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Dec 16, 2011




Rarely do you find a major New York racing story at this time of the year, but the Wednesday feature on the Aqueduct inner track is such a story...although you won't find one word about it in the daily media.

After losing with his first two mounts on Wednesday, Ramon Dominguez won four straight -- the fifth through eighth -- culminating with Willet at 1-9 in an optional-claimer for New York-bred fillies..

That's right. One-to-nine!

"I've never been 1-9 in my (40-year) career," said owner-trainer Jimmy Iselin. "I would have been tarred and feathered if she had lost."

But she didn't lose.

Willet sat second to Eden Is Burning until the eighth pole, at which time Dominguez merely moved his hands, and the late-blooming 3-year-old filly blew past the leader, and won off by three-plus lengths in 1:11 2/5 for the six furlongs.

"It was a beautiful day," Iselin would say from a post-race dinner celebration at nearby Don Pepe's chow palace, "...and I don't mean just the weather."

Meantime, Iselin's phones don't stop ringing. Calls from deep-pocket guys offering small fortunes to take Willet off Iselin's hands.

"The horse means a lot more to me than money," said Iselin, who would be the first to acknowledge that he was born with a silver spoon in his mouth. "This is the horse of a lifetime, and she won't be leaving my side."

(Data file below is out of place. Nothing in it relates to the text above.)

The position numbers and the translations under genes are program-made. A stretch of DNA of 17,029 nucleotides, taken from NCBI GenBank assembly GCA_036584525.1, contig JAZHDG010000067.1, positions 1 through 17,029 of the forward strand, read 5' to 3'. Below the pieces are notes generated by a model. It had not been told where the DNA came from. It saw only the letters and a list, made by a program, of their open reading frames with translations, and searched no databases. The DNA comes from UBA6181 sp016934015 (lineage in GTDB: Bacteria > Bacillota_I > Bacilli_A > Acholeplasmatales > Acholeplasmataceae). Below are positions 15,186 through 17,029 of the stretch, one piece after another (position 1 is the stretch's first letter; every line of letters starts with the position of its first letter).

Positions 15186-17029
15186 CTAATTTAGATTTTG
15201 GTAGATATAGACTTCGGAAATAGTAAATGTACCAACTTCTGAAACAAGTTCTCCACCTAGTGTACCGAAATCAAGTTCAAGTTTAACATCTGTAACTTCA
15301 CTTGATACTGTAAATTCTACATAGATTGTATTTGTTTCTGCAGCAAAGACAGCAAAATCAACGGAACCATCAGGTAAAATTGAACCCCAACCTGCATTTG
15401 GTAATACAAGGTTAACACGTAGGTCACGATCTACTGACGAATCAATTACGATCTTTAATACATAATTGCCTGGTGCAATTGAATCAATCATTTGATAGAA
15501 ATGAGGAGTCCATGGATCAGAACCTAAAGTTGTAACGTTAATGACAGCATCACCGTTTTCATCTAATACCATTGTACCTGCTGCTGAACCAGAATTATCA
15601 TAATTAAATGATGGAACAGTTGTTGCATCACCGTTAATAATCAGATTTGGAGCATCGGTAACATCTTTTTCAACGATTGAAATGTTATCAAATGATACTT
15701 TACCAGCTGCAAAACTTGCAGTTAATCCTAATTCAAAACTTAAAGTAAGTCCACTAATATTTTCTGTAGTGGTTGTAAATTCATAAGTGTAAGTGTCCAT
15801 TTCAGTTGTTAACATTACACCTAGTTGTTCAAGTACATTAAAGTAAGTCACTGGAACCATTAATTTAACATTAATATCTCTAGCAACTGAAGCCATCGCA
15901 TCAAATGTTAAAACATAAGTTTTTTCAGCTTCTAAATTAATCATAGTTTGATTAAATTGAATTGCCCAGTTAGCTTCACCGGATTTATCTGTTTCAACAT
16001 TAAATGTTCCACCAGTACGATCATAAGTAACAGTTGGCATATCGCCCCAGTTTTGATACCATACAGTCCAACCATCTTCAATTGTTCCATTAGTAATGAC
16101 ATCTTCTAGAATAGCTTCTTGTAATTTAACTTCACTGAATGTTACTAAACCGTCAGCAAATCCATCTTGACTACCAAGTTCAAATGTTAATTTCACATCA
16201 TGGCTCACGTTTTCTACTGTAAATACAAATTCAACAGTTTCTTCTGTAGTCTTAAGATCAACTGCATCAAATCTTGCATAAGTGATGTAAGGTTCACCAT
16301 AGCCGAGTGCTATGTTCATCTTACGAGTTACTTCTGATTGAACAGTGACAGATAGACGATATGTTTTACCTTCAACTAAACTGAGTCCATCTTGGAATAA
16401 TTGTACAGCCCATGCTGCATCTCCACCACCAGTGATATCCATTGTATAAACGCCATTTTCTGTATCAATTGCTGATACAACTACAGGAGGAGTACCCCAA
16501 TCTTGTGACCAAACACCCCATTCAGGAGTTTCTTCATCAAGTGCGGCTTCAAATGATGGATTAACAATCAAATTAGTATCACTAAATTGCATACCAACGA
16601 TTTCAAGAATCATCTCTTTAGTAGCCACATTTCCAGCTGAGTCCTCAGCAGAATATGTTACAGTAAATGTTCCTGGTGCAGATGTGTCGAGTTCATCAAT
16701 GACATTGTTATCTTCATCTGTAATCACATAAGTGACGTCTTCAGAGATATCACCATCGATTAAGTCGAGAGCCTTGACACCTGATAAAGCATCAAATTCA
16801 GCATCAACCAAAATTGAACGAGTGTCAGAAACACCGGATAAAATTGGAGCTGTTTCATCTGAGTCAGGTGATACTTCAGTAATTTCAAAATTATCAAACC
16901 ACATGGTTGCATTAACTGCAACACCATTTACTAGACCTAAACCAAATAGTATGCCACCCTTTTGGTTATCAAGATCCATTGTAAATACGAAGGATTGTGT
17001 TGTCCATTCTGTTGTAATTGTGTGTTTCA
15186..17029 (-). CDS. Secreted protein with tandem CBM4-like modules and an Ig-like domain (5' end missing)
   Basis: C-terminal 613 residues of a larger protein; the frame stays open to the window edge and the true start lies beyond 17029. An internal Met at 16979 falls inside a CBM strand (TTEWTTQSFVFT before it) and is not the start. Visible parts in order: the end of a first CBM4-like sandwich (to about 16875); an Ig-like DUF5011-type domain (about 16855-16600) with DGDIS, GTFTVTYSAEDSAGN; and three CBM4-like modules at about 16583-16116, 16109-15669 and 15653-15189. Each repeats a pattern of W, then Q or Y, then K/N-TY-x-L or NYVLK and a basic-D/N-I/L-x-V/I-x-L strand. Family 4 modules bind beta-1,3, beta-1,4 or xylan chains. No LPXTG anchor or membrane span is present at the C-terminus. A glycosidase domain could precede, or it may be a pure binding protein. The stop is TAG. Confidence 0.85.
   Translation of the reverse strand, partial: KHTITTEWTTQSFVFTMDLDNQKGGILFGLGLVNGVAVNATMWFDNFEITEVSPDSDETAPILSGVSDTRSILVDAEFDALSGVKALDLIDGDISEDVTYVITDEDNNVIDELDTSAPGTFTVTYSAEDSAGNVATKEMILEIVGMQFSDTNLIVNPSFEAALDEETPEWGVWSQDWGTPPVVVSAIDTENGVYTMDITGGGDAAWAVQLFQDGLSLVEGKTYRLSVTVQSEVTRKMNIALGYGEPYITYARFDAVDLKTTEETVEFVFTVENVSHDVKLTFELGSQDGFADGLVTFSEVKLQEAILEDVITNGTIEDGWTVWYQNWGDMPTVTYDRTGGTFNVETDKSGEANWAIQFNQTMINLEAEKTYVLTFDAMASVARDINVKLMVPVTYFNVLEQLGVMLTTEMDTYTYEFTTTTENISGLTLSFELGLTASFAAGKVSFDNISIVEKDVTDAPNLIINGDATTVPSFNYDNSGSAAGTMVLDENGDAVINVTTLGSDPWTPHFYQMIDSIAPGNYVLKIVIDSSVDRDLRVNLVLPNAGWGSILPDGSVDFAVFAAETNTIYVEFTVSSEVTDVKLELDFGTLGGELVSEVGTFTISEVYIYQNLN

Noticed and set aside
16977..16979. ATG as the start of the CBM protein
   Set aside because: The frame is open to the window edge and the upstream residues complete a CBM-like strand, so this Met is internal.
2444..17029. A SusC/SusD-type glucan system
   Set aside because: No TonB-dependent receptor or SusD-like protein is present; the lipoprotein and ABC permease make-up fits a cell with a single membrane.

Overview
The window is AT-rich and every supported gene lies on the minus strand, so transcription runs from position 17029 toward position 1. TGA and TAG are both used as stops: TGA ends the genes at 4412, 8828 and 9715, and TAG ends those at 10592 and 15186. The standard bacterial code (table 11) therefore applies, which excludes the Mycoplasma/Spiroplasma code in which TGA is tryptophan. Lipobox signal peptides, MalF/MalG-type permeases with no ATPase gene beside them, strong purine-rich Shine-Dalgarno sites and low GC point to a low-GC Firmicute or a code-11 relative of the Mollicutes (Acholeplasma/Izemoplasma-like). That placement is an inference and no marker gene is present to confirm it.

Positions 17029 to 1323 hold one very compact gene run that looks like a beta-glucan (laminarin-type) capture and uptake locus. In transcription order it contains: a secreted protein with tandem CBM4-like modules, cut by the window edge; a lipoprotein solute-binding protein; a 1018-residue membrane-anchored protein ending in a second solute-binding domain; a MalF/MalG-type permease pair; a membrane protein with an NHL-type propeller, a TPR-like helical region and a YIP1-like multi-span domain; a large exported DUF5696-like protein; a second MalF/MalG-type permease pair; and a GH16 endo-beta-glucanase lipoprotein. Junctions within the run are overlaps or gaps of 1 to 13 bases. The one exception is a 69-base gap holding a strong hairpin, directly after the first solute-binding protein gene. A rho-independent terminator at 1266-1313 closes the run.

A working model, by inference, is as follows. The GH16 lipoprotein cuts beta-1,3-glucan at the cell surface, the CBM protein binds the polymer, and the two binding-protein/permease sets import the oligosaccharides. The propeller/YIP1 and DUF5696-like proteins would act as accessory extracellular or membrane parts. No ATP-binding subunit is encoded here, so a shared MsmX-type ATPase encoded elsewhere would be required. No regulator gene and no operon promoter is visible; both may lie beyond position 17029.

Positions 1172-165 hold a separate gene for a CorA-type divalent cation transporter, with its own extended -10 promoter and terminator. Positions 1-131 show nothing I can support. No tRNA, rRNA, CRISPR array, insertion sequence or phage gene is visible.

Iselin, the son of the late Philip Iselin (the garment tycoon-Jets president-Monmouth president) has had his share of nice horses since leaving the boxing business (he managed heavyweight contender Buster Mathis) for racing -- notably Crafty Prospector and Crafty Starlet.

So it was rather disconcerting at least to learn that a TVG commentator say that Willet was "vulnerable" because she came from "a cold barn."

The truth is that Iselin doesn't run many as he commutes between New York and his native New Jersey, but those he does run generally hit the board.

Then Willet came aboard.

The name needs explaining.

Mike Martin, a horse-owner and GM of the Jets, and the original owner of the filly, was struck down by cancer in his 50s, and, on his deathbed, wanted to come up with a suitable name for his promising young filly.

His first choice, Willit, was turned down by The Jockey Club, so he submitted Willet, which was accepted. After Martin's death, the filly went to first Rick Violette, and than was purchased by Iselin.

"The filly is a dead-ringer for Zenyatta," says Iselin, "and a gift from heaven. Ramon told me that he hasn't shown her the stick yet."

Willet now has won three straight by huge margins since a first-out loss (Iselin: "That was my fault. I didn't have her ready.")

Willet likely will ship to Palm Meadows in south Florida, and kick off her 4-year-old campaign at Gulfstream.

"You can be sure where she goes, I go," says Iselin.

One bad thing.

As a scion of Monmouth Park racing (see the Iselin Handicap), Jimmy only hopes he gets the opportunity to race Willet next summer at the Jersey Shore track in view of the fact that Gov. Christie appears dead-serious about closing Monmouth and The Meadowlands.

"This is a disaster," says Iselin. "It boggles the mind that they may shut down the racetrack my father started. I don't understand why the governor hates racing so much."

As for Dominguez, he will be at Hollywood Park on Saturday to ride Majestic City in the CashCall Stakes, the final significant 2-year-old race of the year. That's the 11 horse in the ninth race.